[Tutor] Automaton/transitional grammar query

kevin parks kp8 at mac.com
Mon Oct 12 11:01:25 CEST 2009

I posted about this a couple weeks back, but then got horribly ill and  
dropped the ball so i was hoping to revisit.

I am not sure if this is and example of Finite Automaton or a Finite  
State Machine or perhaps it is related to a transition table or markov  
process. I think some one here told me it is called a transitional  
grammar? I am not sure. I am not a math person but i would love to  
know exactly what this is. I googled around and got lots of super  
complicated gobbledegoo all with knotty regex stuff, but what i want  
to do is much more simple. I am trying to use a table to define a  
bunch of moves like so:

1 --> 2 5
2 --> 1 4
3 --> 3
4 --> 1
5 --> 4 3

so that i can generate a sequence that, given an initial value, that  
will continue to grow according to these rules. Starting with 1 we  
then go to 2 & 5, 2 leads us too 1 & 4, the 5 leads us to 4 & 3, then  
we iterate over 1 4 4 and 3 to get 2 5 1 1 and 3.... Like so:

2 5
1 4 4 3
2 5 1 1 3
1 4 4 3 2 5 2 5 3

..... etc.

Essentially, iterating over the last added items to the list, applying  
the table, appending those new items to the list, applying the table
again... etc, until the sequence reaches some predetermined number of  
iterations and quits.

[ [1], [2, 5], [1, 4] , [4, 3], [2, 5], [1], [1], [3], [1, 4], [4, 3],  
[2, 5], [2, 5], [3] ]

First, as i mentioned I would like to know what, precisely, this kind  
of process is called so that i can look it up. Second, i would l like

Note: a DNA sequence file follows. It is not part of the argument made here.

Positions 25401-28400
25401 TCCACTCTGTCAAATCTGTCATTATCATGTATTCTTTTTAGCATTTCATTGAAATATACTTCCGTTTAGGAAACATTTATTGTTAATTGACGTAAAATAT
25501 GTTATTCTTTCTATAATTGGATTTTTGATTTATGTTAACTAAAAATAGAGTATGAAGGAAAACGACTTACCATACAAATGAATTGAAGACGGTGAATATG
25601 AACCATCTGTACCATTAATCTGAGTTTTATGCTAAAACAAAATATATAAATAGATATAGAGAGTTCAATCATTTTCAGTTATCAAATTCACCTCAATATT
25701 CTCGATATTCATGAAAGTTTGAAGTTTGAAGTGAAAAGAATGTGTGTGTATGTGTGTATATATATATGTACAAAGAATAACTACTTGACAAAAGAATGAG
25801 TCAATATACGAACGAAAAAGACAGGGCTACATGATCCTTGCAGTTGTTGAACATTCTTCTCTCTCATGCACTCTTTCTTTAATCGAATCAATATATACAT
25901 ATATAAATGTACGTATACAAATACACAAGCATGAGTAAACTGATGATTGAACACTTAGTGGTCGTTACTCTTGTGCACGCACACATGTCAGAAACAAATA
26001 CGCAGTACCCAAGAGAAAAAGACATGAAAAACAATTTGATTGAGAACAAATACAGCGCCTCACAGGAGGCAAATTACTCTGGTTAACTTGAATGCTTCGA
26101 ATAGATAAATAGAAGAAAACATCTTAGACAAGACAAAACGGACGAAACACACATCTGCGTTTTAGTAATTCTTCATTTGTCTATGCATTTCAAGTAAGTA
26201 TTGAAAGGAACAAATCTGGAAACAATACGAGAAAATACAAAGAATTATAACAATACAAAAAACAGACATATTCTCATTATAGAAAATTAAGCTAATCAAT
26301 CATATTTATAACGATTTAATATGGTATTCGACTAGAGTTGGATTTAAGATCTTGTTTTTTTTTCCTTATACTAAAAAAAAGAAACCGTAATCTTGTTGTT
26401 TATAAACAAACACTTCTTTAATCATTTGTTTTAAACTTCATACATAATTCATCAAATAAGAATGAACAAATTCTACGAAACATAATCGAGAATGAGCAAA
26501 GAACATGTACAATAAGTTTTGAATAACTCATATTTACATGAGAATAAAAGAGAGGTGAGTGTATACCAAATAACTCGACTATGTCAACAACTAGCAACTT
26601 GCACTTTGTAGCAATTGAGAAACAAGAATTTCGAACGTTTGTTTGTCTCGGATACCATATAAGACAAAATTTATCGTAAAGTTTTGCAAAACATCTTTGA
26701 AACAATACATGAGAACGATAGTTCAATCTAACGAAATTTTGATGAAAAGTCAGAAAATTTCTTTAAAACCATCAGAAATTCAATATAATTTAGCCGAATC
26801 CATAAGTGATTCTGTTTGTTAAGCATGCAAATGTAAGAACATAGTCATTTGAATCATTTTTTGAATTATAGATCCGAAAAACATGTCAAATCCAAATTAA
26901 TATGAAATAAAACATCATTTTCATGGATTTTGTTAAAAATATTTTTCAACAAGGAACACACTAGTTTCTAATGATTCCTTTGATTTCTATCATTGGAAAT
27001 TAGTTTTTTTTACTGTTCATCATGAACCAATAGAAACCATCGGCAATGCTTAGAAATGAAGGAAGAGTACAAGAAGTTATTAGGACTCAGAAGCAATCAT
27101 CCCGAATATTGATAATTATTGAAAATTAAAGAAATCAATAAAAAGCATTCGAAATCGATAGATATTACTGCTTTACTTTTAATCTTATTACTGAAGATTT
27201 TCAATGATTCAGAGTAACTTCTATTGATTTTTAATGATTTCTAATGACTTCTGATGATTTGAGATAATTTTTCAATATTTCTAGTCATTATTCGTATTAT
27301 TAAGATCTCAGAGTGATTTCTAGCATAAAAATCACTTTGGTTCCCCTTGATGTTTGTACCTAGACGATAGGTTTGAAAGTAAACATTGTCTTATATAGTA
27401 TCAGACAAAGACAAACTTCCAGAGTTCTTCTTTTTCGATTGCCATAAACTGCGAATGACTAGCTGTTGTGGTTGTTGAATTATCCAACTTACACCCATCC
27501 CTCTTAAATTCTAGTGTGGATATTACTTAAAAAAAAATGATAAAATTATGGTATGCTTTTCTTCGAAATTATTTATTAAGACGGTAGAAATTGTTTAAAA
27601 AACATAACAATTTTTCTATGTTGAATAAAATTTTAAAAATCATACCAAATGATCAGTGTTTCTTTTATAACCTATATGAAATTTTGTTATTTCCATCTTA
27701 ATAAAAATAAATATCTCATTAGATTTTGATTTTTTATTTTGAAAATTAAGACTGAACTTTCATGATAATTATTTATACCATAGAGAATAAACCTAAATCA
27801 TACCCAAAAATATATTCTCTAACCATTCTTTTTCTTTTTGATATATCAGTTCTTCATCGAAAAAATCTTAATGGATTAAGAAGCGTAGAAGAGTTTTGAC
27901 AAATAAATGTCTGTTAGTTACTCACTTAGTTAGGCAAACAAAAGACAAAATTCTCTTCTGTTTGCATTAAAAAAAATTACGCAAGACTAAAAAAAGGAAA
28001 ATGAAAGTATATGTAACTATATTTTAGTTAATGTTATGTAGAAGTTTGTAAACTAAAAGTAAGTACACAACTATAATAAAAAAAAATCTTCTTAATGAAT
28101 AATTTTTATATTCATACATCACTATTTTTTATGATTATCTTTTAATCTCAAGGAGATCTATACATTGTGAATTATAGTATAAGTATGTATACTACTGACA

to add to what i have, which seems to work. But first here is the  
code, where we left off below:

#!/usr/bin/env python

rules = {1: (2, 5), 2: (1, 4), 3: (3,), 4: (1,), 5: (4, 3)}

def apply_rules(sequence):
     for element in sequence:
         # look it up in the global rules
         values = rules[element]
         # yield each of those in turn
         for value in values:
             yield value

def flatten(l, ltypes=(list, tuple)):
	ltype = type(l)
	l = list(l)
	i = 0
	while i < len(l):
		while isinstance(l[i], ltypes):
			if not l[i]:
				i -= 1
				l[i:i + 1] = l[i]
		i += 1
	return ltype(l)

def test():
	data = [1]
	outlist = []
	for i in range(10):
		gen = apply_rules(data)
		data = list(gen)
	outlist.append(data)  # one more to get the final result
	print '\n\n', outlist, '\n\n'
	flat = flatten(outlist)
	count = 0
	for item in flat:
		print count, ',', item, ';'
		count += 1
	print '\n\n'

if __name__ == "__main__":

This all appears to work. I am not sure if this is the best way to do  
it, but for the size lists i have been generating it seems zippy.

So what? You are asking a question you already know the answer to?  
Well now I would like to have this set of rules contain some  
probabilistic branching. Instead of having my "go to" rules or grammar  
hard wired it would be good if some steps could also have weighted  
choices. So that maybe 1 --> 2 5 70% of the time but maybe it goes 1 -- 
 > 2 4  every once in a while (as in 30%). So i am not sure how to do  
that... also, it occurs to me that i could define a grammar that got  
stuck in an infinite loop if not careful. I wonder if i should add  
some mechanism to check the dictionary defined rules before  
execution.... or if that is just too hard to do and i should just be  

Meanwhile I have my trusty old weighted random func all ready to go:

import random

def windex(lst):
     '''an attempt to make a random.choose() function that makes  
weighted choices

     accepts a list of tuples with the item and probability as a pair'''

         wtotal = sum([x[1] for x in lst])
     n = random.uniform(0, wtotal)
     for item, weight in lst:
         if n &lt; weight:
         n = n - weight
     return item

My question is how to apply this since i am setting up my rules in a  
dictionary, so I am confused as to how all these pieces, which work in  
isolation, would fit together. Lastly, if i add the probabilities...  
is this just a super roundabout way to make a quasi markov table? i  
dunno. But it seems like a cool way to make patterns.

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